As for the title, is Norristown the world’s largest borough? I’ve seen this claim in several places, sometimes modified to “the world’s largest independent borough.” A listing of boroughs by population isn’t readily available, and the term means different things in different countries and even within the US (an Alaskan borough is analogous to a county). We can say that Norristown is a grand borough indeed.
I found this interesting little booklet in an old box labeled “Business and Industry.” It’s an employee magazine for the Diamond State Fibre Co., a paper fiber manufacturer in Bridgeport.
But hang on, both of you reading this are thinking, Delaware is the Diamond State! Yes, it is. The company was based in Elsemere, Delaware.
The magazine is unnamed. The back cover advertises a contest with a $5 prize to name it. The inside is filled with information on the Christmas savings fund, humor, children’s pages, and employee updates. There are pictures of some of the equipment at the plant and this one of “The Big Five.”
The company's 12 team bowling league gets a few pages of coverage.
There is only a little bit on what the company actually made. One article explains that the company’s Condensite Celeron was used as insulation for wireless communication. The company installed its own wireless set at the Bridgeport plant. It explains “Our receiving range should be from one quarter to one third the distance around the world.”
This was 1922, and commercial radio was in its infancy. The first station had been licensed only two years earlier in Pittsburgh. The novelty of the radio is clear in the article which says, “A number of powerful radiophone experimental stations are equipped to transmit music by radio and some stations do so on a regular weekly schedule, so that hundreds of receiving stations within their radius can tune their instrument to that wave and listen in to the music.
In 1929, the company merged with the Continental Fibre Company, becoming the Continental-Diamond Fibre Company. I was unable to find when it shut down, but the Bridgeport plant was in business into the 1950’s.
Cleaning my desk, I found an interesting pamphlet promoting an idea for a world celebration of Thanksgiving. The concept was thought up by Theodore Heysham, who was a prominent Baptist minister in the Norristown area.
He was born in Plymouth Township, near Cold Point, but his family moved to Norristown while he was still very young. He attended the Sandy Street and Oak Street schools until his health forced him to spend a few years in the country as an adolescent. At the age of 22 he joined the Lower Providence Baptist Church, and there he discerned a calling to become a minister. He attended Bucknell for two years, then went to the University of Pennsylvania in his junior year. That same year (1894) he represented Penn at the first intercollege debate with Cornell, a debate won by Penn.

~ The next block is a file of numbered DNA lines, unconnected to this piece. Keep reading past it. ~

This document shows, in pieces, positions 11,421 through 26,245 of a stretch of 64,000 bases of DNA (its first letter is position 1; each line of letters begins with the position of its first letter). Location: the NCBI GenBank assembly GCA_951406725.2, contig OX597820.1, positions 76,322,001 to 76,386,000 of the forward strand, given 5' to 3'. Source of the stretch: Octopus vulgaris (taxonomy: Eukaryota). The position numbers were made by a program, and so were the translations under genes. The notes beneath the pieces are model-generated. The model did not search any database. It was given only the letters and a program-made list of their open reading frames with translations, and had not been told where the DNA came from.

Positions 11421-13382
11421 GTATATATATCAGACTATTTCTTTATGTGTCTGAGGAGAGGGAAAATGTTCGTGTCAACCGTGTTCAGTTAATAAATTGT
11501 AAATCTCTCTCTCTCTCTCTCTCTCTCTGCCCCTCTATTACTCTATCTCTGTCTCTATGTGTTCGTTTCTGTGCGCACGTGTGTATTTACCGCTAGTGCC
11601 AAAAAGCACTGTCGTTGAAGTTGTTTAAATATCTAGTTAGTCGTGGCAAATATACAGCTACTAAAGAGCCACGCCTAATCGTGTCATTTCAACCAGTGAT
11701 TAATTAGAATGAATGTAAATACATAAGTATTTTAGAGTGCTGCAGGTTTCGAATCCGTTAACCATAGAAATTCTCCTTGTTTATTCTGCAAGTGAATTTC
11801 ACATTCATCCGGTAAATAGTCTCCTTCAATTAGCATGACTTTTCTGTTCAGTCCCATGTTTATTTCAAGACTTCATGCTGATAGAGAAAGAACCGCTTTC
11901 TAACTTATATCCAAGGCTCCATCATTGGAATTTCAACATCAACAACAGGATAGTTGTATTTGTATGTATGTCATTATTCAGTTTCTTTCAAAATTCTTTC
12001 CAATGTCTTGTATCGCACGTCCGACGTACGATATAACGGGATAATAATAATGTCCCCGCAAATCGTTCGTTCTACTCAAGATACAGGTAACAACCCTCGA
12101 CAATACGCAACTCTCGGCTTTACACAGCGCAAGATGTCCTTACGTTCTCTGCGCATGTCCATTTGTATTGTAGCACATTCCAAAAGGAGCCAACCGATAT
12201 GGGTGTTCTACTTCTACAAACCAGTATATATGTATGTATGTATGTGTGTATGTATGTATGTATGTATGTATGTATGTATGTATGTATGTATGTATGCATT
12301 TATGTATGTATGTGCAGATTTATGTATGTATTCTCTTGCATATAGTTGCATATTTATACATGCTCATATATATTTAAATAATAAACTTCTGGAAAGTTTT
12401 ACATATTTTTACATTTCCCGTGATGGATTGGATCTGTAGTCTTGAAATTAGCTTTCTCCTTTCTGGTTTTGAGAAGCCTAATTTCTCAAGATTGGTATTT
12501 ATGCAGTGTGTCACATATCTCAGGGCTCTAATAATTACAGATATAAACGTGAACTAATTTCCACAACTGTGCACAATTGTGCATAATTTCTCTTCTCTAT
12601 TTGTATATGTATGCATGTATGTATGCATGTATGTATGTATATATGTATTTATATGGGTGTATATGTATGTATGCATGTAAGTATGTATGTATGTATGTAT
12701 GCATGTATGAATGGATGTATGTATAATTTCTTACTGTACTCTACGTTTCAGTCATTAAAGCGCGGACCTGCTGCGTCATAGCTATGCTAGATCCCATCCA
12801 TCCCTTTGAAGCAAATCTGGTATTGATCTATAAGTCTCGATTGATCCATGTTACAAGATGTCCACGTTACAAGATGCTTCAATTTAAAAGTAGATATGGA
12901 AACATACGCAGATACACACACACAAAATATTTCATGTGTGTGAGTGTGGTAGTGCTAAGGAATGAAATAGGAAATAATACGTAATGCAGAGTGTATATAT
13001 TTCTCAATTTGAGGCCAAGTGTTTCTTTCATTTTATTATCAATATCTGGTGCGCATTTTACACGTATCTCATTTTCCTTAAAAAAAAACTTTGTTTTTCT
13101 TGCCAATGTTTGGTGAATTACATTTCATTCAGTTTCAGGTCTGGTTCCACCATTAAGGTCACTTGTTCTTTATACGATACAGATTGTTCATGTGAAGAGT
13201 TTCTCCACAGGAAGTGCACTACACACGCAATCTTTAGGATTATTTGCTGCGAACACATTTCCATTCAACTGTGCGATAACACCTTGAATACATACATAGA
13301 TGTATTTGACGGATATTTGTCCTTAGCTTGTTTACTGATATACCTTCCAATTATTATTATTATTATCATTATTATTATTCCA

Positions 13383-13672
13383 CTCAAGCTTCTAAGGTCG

He later attended Crozer Theological Seminary in Upland (the school’s most famous student is Dr. Martin Luther King, Jr.) and studied philosophy at Penn. Eventually he became minister at the First Baptist Church of Bridgeport. According to his obituary in the Times-Herald, during his time at this church, Heysham organized a citizens’ committee to stop the “Shirt-Waist Gang” of Bridgeport (I couldn’t find anything on this gang, but when I do, I’ll be sure to post it to the blog).
Heysham was troubled by poor health throughout his life and he left Bridgeport for Southern California for his health. When he recovered, he briefly took a position at a large Baptist church in Minneapolis, but his health soon forced him west again. This time he went to San Francisco, and he was there for the 1906 earthquake. He went back to the east coast and made many speeches describing his experiences to raise money for the relief of the city. Eventually, he returned to Bridgeport and once again led the congregation at the First Baptist Church.
It was during his second ministry there, that Heysham organized the Norristown centennial celebration. The only picture I could find of Heysham is from that event. I presume he didn’t dress like that all the time.
In 1914, he accepted a position at the church where he had first heard the call to preach the Gospel, Lower Providence Baptist Church. He remained there until he retired from active ministry in 1923. He continued writing, however, promoting the unity of all Christians.
I imagine that’s when he began his movement for a world-wide day of thanksgiving. The pamphlet on my desk lists many ministers and political leaders, included Governor Sproul of Pennsylvania. Heysham passed away from a sudden attack of pneumonia in 1935.